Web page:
Perspectives (August 2014): Librarians at the Active Living Table
Sara Merz, Director
I’ve been thinking lately of spheres of influence and how we often look “out there” to others (institutions or government bodies) when trying to solve a problem. Some answers, however, are within.
When my former boss and I started an active living initiative in Minnesota’s capital county, we led a process with leaders and staff from multiple organizations and departments in conversations about how to improve health through policy and the built environment. Elected leaders, management and staff from across County, municipal and statewide departments were at the table.
Early on we were looking outward, and one key reason for including the municipalities was because those of us representing the County felt the city streets were a better fit for more biking and walking. It took us at least a year to realize that our county roads – the ones we first thought we couldn’t do anything differently with – were a critical area to address because they were so key for connectivity. They often were a main thoroughfare for bicyclists who wanted to commute, and they also often had fast traffic and bottlenecks at bridges, making them varying degrees of safe, dangerous, or impassable.
It took a group process, departmental expertise, and also county leadership and a group of biking enthusiasts from the community working together for over a year to get to the point where there was consensus on the importance of doing a specific thing differently (and what that new normal would be).
We had more ability for impact, within our own organization’s policy and practices, than we initially realized. And it was great to have the cities involved; they had significant outcomes and made it a much more powerful initiative. That was no less important. My point is this was a lesson for me that organizations don’t always see opportunities the first time they look – me included.
Others at the table of our initiative amazed me. Our County library system, for example, came up with the idea of letting kids walk their bikes into the libraries and then “check out” a bike lock with their library card, just like a book. That idea came out of the library staff being part of our initiative. They were at the table to learn about and discuss physical activity and the environment, and how walking and biking to destinations (“active transportation”) could be a key part of improving physical activity and health outcomes.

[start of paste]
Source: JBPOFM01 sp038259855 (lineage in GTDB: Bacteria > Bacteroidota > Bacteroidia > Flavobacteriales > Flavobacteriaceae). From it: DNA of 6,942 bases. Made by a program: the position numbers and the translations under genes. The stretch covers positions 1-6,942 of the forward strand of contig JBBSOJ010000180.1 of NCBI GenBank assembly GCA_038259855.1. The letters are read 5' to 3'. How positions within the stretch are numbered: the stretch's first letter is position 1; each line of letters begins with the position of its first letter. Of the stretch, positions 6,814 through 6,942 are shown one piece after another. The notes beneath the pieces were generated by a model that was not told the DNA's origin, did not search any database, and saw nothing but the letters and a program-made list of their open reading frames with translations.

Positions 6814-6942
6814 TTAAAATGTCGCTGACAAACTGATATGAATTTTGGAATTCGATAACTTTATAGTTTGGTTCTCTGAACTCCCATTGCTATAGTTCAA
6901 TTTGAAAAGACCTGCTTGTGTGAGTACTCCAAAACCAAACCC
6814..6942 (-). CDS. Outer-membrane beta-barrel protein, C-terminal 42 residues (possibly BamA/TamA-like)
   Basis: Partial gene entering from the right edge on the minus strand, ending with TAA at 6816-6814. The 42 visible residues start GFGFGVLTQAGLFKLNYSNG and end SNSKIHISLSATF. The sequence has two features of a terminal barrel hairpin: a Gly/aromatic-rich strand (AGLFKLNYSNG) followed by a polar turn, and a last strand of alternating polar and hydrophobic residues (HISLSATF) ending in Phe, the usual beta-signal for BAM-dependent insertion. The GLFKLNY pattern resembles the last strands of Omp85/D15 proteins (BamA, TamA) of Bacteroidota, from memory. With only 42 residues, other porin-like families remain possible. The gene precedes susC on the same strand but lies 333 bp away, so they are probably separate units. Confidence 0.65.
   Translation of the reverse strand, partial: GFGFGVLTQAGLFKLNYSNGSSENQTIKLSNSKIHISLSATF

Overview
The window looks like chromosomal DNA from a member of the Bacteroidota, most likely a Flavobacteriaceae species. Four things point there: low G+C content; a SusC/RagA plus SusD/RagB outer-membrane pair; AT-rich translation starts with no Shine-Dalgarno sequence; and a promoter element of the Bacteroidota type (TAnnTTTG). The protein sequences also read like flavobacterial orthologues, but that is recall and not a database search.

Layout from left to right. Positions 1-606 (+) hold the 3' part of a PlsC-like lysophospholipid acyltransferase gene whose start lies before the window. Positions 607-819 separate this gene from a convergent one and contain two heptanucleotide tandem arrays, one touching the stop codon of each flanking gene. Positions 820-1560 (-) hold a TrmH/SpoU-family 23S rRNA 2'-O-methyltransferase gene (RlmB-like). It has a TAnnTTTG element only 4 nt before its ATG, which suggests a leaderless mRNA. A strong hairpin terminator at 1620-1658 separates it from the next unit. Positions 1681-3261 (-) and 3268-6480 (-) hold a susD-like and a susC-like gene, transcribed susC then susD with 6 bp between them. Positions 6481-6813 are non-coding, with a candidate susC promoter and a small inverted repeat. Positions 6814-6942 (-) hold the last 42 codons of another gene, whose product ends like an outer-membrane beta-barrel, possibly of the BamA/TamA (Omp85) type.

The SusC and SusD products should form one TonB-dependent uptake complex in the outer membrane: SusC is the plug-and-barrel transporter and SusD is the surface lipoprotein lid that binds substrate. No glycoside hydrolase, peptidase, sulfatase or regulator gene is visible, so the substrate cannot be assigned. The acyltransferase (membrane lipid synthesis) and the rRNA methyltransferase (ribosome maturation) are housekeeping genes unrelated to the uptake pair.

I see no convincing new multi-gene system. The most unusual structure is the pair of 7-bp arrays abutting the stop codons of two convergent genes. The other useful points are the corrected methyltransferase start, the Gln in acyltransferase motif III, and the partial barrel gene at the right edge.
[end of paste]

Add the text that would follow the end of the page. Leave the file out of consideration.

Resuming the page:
This goal, combined with their goal to provide accesses to the libraries, led them to observe what was happening on their sites: kids without bike locks were riding to the library, leaving their bikes outside, and then having the bikes stolen. The librarians brought a creative idea to solve the problem. If they hadn’t come to the table to learn and then gone back to their staff for discussion, those of us who were within the county organization but removed from the day to day library operations would not have identified this need or opportunity.
It takes cross-departmental collaboration to truly embed change in any organization, including counties and municipalities, because those departments all have specialized knowledge in the specific work they do. The process I experienced in Ramsey County showed us repeatedly that we did, in fact, in our little sphere, and in overlapping spheres, have the ability to change how we did our work.
So I share this story not because I’m suggesting that AHA and its partners examine the roads or libraries in Wake County, per se, but because of the lessons learned about collaboration. Our tendency is to think that we’re doing all we can, and the solutions are somewhere “out there,” external to where we work, but when we work across departments/organizations/staff hierarchy, we come up with significant, functional change.